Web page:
At 100 kilometers the blue sky drains white. Is there weather to the west? Fog? High clouds? No. The sun shines through the whiteness. At 60 kilometers the white sky regains pigment, now the sandy color of a dust storm, but the air is still. At 40 kilometers the sky darkens to brown, like the toxic cloud downwind of a forest fire, yet no trees are burning. The sun is dim and watery, the atmosphere suffocating.
Over 2.5 million people live in Toronto and far more inhabit the lower Ontario megalopolis—hardly large by international standards, but large enough to overwhelm. By three in the afternoon, everyone is on the freeway. Sitting still. Sitting alone. Engines hum. Hundreds of thousands of air conditioners and sound systems create hundreds of thousands of steel cocoons, tenuous havens from the loud, fuming sea of engines stretching for miles. Drivers start and stop, irritably punching their accelerators and stomping on their brakes. Billions of gallons of gasoline creating vast amounts of unused horsepower. Billions of hours of human life dedicated to the thoughtless, infuriating task of waiting in line to go home. And we do this daily. Volitionally. It is perfectly normal. It is also perfectly insane.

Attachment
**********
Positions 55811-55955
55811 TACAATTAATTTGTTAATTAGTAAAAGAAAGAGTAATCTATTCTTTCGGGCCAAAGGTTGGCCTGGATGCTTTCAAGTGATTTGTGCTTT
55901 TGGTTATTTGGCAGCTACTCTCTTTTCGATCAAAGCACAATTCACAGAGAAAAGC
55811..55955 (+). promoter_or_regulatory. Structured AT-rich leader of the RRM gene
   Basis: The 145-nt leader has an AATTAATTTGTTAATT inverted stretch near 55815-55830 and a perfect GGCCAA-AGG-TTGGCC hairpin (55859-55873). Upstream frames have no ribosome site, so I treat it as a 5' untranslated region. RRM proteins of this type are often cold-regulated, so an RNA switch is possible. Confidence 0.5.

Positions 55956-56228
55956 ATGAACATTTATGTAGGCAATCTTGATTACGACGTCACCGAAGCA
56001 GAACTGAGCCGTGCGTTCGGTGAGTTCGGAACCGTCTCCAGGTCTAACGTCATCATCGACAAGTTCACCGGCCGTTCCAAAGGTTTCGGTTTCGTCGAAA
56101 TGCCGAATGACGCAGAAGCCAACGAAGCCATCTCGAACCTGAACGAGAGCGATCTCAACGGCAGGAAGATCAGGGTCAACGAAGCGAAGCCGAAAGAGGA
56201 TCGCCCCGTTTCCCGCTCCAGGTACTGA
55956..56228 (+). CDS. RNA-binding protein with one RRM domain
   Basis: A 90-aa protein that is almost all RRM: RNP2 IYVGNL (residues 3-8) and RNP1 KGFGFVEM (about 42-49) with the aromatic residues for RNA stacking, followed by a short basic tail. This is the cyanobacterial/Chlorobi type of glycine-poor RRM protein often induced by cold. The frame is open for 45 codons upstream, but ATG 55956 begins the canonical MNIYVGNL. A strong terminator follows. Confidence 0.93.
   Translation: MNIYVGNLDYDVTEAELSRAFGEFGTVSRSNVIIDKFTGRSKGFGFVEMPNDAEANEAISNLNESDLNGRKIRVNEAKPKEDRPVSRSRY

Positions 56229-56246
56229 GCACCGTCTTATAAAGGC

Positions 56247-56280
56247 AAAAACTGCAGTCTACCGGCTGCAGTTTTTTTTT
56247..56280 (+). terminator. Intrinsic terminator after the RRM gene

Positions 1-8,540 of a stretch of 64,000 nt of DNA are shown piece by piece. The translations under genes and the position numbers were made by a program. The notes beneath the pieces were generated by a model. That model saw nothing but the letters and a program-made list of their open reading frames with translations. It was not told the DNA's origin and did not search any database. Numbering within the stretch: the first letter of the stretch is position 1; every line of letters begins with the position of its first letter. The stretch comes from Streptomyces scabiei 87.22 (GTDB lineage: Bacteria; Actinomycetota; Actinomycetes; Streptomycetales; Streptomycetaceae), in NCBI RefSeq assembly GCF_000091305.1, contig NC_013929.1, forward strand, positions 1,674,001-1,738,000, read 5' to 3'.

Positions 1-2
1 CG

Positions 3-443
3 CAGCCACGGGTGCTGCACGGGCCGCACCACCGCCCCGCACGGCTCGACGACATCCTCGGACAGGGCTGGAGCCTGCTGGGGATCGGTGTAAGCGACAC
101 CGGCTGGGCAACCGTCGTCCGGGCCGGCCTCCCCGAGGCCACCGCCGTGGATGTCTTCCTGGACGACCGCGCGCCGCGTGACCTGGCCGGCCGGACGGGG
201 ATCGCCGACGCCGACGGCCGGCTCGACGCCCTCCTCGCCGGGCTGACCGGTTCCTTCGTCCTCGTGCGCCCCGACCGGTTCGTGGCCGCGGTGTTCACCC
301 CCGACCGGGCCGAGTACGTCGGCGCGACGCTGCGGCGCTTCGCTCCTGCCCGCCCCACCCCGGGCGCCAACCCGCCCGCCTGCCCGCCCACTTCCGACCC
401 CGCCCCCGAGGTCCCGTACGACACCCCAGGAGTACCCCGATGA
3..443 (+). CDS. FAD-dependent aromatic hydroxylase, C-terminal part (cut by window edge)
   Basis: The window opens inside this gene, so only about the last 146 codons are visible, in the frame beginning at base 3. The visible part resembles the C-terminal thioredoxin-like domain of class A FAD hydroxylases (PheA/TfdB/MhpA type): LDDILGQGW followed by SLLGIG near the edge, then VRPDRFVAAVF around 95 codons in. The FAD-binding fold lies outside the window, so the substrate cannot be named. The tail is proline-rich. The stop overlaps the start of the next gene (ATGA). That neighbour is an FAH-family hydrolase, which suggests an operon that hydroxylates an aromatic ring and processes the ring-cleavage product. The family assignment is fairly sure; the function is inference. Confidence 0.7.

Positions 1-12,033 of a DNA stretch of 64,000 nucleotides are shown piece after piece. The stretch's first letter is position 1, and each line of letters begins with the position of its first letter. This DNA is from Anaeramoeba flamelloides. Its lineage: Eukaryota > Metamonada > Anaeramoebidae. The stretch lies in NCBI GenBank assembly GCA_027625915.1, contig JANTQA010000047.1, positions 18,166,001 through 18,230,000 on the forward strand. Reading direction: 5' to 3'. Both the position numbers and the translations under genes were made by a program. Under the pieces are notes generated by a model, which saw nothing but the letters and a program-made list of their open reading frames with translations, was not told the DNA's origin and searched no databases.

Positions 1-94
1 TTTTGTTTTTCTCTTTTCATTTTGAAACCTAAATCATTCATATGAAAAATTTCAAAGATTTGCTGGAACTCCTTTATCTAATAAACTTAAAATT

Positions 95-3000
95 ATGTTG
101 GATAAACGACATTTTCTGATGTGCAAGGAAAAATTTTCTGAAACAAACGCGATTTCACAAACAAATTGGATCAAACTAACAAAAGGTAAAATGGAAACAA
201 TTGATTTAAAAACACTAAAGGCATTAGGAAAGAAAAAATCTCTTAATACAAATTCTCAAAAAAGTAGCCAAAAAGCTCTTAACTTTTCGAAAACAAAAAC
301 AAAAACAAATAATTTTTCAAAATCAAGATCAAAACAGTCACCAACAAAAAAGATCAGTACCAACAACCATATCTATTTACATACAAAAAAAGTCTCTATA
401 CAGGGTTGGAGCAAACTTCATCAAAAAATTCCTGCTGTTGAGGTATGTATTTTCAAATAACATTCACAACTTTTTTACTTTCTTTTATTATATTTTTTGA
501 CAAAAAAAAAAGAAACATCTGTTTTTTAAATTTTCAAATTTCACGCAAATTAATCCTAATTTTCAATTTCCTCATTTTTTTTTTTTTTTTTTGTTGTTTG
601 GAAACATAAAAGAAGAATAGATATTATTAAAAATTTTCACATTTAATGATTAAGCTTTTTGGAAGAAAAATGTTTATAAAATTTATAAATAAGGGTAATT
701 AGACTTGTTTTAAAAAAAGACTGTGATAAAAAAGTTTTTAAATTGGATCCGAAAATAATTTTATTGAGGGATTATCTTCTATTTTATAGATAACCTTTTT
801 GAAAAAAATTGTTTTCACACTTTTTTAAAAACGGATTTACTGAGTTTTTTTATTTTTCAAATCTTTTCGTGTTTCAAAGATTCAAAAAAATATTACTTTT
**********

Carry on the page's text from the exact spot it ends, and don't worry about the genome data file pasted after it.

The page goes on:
Throw a person in the middle of the urban freeway. His puny body is obsolete, legs too slow to compete with engines, skeleton too frail to rumble with welded automotive chassis. His lungs burn and convulse from an excess of carbon monoxide fumes. His eyes clog with road-grit. Concrete dividers hem in his movements. There are no sidewalks for him to retreat to. Without the life support of his own machine, he cannot survive in the freeway environment—he might as well be tossed into the middle of the ocean without a boat. But the ocean is not manmade.